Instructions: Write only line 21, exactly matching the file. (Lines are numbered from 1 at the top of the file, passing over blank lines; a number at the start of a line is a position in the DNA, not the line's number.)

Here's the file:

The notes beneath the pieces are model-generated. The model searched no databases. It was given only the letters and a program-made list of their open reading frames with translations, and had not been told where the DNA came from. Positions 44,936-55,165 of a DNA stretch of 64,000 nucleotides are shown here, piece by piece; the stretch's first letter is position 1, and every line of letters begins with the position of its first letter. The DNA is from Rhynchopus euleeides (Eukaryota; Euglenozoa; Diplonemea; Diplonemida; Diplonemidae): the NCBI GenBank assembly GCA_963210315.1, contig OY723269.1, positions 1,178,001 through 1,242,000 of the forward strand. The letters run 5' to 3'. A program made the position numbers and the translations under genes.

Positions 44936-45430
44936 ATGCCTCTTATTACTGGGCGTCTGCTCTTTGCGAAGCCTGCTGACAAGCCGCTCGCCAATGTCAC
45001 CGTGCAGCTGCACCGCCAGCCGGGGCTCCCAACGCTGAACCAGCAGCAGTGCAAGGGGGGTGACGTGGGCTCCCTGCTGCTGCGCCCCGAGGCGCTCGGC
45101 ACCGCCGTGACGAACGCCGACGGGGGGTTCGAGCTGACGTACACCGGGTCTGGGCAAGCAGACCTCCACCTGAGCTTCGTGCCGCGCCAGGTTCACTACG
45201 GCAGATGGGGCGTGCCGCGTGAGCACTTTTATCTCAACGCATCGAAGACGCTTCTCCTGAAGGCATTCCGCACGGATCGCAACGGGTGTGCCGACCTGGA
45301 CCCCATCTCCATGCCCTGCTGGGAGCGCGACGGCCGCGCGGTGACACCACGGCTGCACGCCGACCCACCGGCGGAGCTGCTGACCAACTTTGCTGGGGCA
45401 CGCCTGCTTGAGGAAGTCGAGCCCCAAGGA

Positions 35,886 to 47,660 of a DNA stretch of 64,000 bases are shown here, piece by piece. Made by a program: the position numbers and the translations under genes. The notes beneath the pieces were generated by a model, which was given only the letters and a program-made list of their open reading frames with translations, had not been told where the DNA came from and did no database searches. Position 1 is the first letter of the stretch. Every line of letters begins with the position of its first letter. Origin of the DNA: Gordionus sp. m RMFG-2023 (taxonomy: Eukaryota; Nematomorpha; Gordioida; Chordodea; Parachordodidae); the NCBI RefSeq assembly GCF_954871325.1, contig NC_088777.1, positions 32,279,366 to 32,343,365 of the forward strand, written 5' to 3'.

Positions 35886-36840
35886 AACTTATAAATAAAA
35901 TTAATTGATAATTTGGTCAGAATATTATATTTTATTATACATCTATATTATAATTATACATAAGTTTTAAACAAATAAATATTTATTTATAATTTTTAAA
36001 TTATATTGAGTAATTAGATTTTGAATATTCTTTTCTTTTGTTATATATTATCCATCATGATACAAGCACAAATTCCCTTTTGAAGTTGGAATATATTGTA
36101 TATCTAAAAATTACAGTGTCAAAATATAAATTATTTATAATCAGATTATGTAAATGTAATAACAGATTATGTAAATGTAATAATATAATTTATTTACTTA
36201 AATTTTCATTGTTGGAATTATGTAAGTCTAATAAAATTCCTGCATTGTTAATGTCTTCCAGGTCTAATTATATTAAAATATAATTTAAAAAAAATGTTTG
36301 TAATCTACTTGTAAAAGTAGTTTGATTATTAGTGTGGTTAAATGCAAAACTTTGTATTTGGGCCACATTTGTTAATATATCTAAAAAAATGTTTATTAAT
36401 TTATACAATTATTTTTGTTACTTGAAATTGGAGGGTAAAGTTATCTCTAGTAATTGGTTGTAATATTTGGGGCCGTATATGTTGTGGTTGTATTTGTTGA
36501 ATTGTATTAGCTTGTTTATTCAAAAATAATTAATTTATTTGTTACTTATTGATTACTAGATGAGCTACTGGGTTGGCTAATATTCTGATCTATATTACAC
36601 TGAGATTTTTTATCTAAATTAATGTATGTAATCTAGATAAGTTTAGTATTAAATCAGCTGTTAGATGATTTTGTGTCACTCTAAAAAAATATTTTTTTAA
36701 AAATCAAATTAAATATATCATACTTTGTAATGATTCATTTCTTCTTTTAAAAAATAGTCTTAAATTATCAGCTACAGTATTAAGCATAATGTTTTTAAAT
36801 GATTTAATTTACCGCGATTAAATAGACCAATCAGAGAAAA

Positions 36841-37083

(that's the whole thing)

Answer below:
36801 GATTTAATTTACCGCGATTAAATAGACCAATCAGAGAAAA